A future energy giant? India's thorium-based nuclear plans

Oct 01, 2010
A future energy giant? India’s thorium-based nuclear plans

As part of an ambitious three-stage plan to fulfil its nuclear vision and desire for energy security, India could find itself a leading global exporter of an alternative nuclear technology that is more efficient than today’s uranium-plutonium fuel cycle.

In October’s - having toured through India’s nuclear labs with a British High Commission team -- science writer Matthew Chalmers details India’s vision of a secure nuclear-energy future based on thorium technology.

With 40% of its population not yet connected to the and an economy growing by about 8% each year, India’s need for a bold strategy is apparent. While India already has 19 operational pressurized heavy water reactors (PHWRs), the government is planning to increase its nuclear contribution from its current 5GW to 28GW in the next 10 years and to a huge 270GW by 2050.

India's three-stage vision was first set out in the 1950s by the father of the country’s nuclear programme, physicist Homi Bhabha. On returning from his studies at Cambridge University in the UK, Bhabha conceived a nuclear strategy that would work around India’s rather meagre resources of uranium, the fuel powering current commercial reactors. Instead, he sought to exploit the country's vast reserves of thorium, which - if bathed in an external supply of neutrons - can be used a nuclear fuel.

The first stage of India's grand plan is based around the country's fleet of PHWRs and state-of-the-art research facilities, which have proceeded steadily despite the country being isolated for more than 30 years from the international uranium community after it detonated a nuclear device in 1974.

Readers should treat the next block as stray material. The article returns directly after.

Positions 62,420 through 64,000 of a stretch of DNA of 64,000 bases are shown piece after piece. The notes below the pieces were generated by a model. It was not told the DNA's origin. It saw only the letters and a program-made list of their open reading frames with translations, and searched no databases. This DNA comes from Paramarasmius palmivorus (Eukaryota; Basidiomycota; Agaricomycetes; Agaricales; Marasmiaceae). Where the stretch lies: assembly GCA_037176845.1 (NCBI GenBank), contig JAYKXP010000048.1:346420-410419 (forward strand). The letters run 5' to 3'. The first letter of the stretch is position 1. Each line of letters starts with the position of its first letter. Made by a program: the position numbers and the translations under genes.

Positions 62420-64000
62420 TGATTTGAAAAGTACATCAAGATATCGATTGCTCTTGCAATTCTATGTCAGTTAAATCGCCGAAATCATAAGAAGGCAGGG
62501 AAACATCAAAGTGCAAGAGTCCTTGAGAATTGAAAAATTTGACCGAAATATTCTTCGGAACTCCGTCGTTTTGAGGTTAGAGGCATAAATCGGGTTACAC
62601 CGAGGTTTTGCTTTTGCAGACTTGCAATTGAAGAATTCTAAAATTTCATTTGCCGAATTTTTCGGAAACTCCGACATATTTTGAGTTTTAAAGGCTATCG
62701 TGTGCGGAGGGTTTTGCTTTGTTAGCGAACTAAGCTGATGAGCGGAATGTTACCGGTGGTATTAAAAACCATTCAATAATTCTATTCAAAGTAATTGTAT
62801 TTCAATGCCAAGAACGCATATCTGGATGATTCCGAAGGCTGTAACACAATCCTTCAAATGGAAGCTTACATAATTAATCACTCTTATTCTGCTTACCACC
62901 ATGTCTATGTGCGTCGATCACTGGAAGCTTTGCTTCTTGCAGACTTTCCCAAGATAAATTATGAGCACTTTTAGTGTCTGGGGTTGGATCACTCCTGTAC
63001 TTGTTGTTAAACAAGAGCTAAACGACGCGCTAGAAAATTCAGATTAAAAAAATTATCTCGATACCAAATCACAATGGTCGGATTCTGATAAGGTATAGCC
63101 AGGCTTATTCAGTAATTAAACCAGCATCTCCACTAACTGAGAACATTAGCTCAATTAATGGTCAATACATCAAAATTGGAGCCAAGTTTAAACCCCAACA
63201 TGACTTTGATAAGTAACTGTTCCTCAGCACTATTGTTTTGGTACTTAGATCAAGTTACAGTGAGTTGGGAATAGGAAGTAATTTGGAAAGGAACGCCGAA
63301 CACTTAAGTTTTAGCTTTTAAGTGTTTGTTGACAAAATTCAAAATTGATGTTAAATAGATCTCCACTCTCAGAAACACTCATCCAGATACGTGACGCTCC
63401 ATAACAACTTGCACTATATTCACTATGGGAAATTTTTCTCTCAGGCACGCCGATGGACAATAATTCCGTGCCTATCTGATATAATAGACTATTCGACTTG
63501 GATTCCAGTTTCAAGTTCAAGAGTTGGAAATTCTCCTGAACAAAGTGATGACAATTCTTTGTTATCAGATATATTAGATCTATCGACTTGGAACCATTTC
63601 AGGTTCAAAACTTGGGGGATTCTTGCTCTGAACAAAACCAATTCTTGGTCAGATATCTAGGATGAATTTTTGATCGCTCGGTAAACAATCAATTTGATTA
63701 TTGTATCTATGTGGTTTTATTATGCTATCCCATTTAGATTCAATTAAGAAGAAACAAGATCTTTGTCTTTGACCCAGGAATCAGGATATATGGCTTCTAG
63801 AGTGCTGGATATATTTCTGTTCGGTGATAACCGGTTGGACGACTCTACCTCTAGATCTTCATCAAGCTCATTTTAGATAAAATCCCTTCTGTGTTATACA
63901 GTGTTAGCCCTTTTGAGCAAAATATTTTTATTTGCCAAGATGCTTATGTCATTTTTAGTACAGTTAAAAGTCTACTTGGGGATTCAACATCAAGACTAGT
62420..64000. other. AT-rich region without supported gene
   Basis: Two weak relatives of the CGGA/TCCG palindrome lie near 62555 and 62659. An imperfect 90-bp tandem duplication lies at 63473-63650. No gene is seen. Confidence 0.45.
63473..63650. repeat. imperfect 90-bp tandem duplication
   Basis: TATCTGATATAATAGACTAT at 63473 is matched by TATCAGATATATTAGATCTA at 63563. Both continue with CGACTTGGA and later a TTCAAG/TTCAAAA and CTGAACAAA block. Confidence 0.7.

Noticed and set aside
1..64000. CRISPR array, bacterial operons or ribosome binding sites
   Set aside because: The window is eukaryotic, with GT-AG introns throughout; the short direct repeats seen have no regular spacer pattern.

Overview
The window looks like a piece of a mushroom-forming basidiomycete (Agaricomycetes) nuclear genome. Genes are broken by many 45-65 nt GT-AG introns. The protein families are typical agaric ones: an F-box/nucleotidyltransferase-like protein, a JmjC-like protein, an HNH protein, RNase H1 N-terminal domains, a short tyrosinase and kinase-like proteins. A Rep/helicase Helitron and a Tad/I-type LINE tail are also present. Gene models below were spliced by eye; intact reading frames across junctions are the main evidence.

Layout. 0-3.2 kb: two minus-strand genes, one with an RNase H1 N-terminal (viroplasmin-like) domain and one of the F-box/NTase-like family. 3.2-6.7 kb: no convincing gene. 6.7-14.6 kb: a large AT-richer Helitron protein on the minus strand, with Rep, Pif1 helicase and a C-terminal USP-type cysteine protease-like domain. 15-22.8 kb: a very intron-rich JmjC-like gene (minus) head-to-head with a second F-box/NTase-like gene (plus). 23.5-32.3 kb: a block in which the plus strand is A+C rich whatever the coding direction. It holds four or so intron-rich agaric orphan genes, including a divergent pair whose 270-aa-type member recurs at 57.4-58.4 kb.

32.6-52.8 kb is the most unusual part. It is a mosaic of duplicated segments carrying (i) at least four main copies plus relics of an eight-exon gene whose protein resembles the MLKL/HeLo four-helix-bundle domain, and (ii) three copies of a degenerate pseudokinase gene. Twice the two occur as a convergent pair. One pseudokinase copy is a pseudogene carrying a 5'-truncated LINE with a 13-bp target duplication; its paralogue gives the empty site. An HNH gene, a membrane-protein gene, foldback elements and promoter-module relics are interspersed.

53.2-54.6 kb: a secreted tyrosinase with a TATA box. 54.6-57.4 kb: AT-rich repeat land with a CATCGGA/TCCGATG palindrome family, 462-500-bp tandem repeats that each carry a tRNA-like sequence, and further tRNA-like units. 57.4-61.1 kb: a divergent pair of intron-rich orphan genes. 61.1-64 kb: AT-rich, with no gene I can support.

But following a landmark agreement with the US in October 2008 on civil nuclear co-operation, India can now, in principle, import fuel and reactors, while building more of its own, indigenous PHWRs. These reactors burn uranium while irradiating thorium oxide to produce uranium-233.

Stage two, which seeks to plug India's energy deficit by 2050, involves using reprocessed plutonium to fuel "fast reactors" that breed further uranium-233 and plutonium from thorium and uranium.

In stage three, advanced heavy-water reactors will burn uranium-233 while converting India’s thorium reserves into further uranium in a sustainable "closed" cycle. All three stages are running parallel and each has been demonstrated on a laboratory scale.

The UK is also getting on India's thorium plans, with five nuclear-research proposals worth more than £2m being jointly funded by the UK's Engineering and Physical Sciences Research Council and by India's Department of Atomic Energy. One of the grant holders is Mike Fitzpatrick from the Open University, who has already visited India's Bhabha Atomic Research Centre in Mumbai and claims to be "amazed at the ambition and resource behind India's nuclear programme, and how much UK researchers could benefit from being associated with it".

India’s energy future doesn’t however end with thorium. As Chalmers writes, “In a modern context, Bhabha’s nuclear vision is part of a wider goal for clean, affordable energy also in form of solar, wind and hydroelectricity - all of which India is investing in heavily.

“India’s nuclear programme could even one day encompass nuclear fusion, with the country already a partner in the ITER project currently being built in France, “

Explore further: Imaging fuel injectors with neutrons

More information: www.physicsworld.com/

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JamesThomas
1.9 / 5 (18) Oct 01, 2010
HEY India!!! Nuclear is the old paradigm.

Solar is already cheaper than nuclear, and in two years it will be far, far cheaper with new power storage to match.
Plus huge power plants that need hundreds of miles of wasteful power line, is also the old way of thinking. Small community based solar and wind plants are a far less wasteful, cleaner and efficient avenue to pursue.

The improvements within solar and wind power generation, and battery power storage is happening at exponential rates.

Nuclear, and the problems that come with it, are now unnecessary.
Skeptic_Heretic
4.1 / 5 (17) Oct 01, 2010